After weeks of discussion, the Knesset Finance Committee this week approved legislation whereby Israeli banks will exchange information with the United States, in order to enable Israeli banks to comply with FATCA, the Foreign Account Tax Compliance Act. The legislation demands that authorities in Israel and 112 other countries forward to the U.S., information on accounts and financial assets owned by American citizens in those countries.
The aim of the legislation is to prevent money laundering and tax avoidance, but many Americans who have assets abroad – as well as legislators – have bristled at what they feel is an invasion of privacy by US authorities. Commenting on the legislation, Committee chairman Rabbi Moshe Gafni said that the Committee had done what it could – within the narrow limits set by FATCA – to protect Israeli citizens. Among the provisions that the bill includes is a limit on the penalties an Israeli institution can impose on an account holder if the US Treasury opens an investigation into an account and demands fines and interest, as well as one that will allow gemachs to be recognized as “public benefit institutions,” which will allow them to operate without FATCA regulations. It should be noted that the US must accept that classification in order for gemachs and other charities to be exempt.
The legislation was also adjusted to make things easier for banks, reducing the fines that the Finance Ministry could impose on a bank for failing to comply with the law. In addition, the Committee turned down a section of the law that would have allowed Israeli authorities to use information revealed by FATCA to conduct their own investigations into Israeli citizens. Commenting on that, MK Rabbi Gafni said that “this law is bad enough already, and to use it for things that do not appear in the original legislation and that are not part of it, is unacceptable. If the Tax Authority wants access to this information, let it propose legislation that will give it access to that data separately and we will consider it.”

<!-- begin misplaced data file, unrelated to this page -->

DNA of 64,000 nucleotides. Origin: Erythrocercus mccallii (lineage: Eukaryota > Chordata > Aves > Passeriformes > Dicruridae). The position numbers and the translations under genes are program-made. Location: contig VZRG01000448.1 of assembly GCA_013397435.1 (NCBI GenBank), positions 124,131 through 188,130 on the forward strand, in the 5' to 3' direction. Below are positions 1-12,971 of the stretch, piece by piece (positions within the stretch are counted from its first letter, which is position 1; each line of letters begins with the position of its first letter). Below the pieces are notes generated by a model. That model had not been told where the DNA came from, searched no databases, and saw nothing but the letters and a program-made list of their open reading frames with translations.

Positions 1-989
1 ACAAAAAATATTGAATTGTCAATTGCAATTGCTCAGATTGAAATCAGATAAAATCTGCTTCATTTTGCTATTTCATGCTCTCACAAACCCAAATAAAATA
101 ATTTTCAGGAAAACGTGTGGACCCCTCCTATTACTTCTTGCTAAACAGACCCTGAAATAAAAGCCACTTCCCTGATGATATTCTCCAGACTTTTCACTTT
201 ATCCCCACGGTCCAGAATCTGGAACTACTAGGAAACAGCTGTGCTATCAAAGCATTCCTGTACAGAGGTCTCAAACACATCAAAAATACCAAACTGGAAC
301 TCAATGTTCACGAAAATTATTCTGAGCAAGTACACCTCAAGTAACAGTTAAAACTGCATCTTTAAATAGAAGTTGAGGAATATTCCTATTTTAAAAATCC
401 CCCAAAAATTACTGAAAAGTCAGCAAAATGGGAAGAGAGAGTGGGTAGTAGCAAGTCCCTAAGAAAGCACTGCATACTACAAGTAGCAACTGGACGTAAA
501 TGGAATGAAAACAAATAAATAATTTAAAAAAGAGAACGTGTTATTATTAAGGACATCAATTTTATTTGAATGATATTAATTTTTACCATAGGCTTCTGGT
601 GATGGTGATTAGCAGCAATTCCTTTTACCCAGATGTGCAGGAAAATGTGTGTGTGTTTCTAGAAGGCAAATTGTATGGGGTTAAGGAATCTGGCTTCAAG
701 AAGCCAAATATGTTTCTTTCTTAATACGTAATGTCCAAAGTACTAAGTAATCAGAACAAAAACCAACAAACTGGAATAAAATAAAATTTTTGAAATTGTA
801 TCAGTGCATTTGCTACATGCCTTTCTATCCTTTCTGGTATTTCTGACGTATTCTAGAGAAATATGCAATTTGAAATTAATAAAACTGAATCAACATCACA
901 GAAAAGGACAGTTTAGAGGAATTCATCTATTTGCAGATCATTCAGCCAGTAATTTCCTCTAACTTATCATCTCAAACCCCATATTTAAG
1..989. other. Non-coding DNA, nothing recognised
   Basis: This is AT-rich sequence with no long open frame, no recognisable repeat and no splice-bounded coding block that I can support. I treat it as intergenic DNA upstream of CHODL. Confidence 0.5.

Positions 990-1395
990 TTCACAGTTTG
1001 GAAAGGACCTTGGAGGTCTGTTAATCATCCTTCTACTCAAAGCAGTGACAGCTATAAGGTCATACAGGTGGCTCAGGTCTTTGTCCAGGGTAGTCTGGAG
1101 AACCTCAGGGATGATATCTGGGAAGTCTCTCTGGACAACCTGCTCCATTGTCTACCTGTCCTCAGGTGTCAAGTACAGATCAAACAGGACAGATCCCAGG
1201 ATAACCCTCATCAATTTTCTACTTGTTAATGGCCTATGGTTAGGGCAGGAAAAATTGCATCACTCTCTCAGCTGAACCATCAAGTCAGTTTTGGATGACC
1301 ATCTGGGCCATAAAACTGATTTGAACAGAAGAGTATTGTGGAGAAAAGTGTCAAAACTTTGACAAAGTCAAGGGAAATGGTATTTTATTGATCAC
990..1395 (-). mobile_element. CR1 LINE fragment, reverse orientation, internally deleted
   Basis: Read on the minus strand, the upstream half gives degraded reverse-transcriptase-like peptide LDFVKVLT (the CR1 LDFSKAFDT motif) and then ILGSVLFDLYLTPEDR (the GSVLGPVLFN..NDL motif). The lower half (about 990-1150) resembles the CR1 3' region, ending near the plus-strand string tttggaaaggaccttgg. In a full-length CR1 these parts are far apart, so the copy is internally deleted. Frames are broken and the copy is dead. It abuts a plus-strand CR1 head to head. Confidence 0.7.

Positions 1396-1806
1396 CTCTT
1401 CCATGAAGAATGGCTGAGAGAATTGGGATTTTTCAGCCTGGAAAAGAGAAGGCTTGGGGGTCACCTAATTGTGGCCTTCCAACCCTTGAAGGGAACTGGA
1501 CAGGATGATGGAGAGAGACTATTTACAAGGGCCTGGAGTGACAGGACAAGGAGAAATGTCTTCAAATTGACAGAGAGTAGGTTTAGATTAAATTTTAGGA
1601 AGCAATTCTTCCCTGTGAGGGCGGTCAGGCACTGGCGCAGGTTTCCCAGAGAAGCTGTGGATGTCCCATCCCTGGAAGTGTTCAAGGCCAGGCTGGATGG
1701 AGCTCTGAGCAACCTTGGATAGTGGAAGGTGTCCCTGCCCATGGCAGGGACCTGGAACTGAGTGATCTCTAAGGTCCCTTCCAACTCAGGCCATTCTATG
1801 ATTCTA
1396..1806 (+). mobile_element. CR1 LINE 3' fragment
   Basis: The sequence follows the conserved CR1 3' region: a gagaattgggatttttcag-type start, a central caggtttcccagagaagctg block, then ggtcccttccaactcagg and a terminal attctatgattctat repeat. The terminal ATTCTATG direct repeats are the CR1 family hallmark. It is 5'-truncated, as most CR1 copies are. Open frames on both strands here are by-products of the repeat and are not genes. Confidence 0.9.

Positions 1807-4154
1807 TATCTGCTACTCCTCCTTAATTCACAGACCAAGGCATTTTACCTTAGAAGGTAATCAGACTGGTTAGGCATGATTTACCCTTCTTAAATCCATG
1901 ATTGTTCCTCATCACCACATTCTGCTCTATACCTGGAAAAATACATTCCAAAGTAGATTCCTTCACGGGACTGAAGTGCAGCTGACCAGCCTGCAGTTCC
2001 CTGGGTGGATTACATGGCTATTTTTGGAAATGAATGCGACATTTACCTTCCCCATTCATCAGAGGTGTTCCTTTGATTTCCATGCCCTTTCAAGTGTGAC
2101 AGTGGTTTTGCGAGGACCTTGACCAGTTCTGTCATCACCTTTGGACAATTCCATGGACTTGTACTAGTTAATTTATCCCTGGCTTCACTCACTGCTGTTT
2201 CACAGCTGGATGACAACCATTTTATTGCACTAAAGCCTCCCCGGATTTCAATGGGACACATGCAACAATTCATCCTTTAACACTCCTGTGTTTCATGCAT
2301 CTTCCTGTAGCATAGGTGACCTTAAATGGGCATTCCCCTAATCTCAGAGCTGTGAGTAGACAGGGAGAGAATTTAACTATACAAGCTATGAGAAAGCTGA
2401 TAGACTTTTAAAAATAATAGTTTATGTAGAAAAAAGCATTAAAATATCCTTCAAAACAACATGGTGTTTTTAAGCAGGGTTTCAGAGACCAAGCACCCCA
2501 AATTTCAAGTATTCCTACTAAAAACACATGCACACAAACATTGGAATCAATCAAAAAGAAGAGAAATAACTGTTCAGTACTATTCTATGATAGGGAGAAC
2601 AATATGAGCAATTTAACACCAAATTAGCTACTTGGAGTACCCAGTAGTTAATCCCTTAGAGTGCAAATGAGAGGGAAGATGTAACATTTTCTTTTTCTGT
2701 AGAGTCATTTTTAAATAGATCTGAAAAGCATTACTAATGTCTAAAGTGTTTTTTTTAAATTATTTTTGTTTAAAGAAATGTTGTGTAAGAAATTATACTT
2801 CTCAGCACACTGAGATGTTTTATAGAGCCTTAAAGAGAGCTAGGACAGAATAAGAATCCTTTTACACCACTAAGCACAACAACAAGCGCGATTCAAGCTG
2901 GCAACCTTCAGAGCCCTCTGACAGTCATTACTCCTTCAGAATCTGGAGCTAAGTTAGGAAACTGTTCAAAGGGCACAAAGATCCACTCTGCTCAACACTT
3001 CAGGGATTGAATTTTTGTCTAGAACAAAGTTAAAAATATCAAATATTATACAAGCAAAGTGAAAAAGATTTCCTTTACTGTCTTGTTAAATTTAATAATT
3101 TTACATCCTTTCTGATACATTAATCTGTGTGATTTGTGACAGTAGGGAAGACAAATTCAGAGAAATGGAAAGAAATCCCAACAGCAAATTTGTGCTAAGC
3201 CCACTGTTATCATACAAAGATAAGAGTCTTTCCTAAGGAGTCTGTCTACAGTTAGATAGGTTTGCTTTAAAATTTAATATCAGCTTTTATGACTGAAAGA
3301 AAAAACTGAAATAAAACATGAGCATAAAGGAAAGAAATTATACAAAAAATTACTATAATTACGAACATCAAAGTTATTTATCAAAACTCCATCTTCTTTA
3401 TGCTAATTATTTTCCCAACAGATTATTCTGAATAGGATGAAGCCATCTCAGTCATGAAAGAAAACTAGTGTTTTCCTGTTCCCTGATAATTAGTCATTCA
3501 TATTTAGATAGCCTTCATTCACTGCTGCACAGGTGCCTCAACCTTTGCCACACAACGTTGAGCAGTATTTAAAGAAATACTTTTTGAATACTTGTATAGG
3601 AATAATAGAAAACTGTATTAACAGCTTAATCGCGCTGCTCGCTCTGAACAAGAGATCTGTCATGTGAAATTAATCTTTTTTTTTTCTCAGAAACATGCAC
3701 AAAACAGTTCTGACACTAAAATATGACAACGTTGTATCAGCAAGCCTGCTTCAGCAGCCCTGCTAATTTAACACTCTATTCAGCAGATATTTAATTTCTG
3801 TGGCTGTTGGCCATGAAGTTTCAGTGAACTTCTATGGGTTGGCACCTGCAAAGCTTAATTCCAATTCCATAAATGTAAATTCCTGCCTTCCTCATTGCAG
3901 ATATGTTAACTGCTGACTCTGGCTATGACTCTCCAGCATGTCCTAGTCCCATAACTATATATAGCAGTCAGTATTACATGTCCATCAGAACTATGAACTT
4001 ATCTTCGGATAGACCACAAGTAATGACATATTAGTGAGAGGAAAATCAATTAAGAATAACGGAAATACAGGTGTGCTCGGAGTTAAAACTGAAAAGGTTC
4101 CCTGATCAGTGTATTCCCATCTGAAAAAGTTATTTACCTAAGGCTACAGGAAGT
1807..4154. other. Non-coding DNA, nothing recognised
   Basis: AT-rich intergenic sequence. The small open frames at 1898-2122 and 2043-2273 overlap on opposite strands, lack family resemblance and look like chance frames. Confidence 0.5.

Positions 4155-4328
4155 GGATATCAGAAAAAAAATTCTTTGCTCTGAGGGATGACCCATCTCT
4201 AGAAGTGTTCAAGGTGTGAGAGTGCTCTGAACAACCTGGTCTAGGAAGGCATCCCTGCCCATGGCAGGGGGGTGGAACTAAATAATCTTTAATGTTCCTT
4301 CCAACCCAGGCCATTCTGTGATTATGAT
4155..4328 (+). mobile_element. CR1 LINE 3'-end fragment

Israeli banks have for some time been preparing for “FATCA Day,” January 1, 2017, when all the law’s compliance regulations come into effect. The Knesset must pass a compliance act of its own that satisfies American criteria by that time – otherwise Israeli financial institutions will be subject to a 30 percent tax on all transactions they conduct with American banks, as well as be subject to other sanctions, such as being banned from the SWIFT foreign banking exchange system.
“This is a very problematic law,” said MK Rabbi Gafni. “It would have been better to insist on some changes in the original agreement with the United States. We are two different countries, and not everything that is applicable over there is applicable over here. The activities of gemachim, for example, which are not charities but do much public good, should have been included in the agreement. I am happy we were able to change at least some of the more onerous provisions for the good of Israeli citizens.”
The Committee approved the final version of the legislation, which will now be sent to the Knesset for its second and third readings, possibly as soon as next week.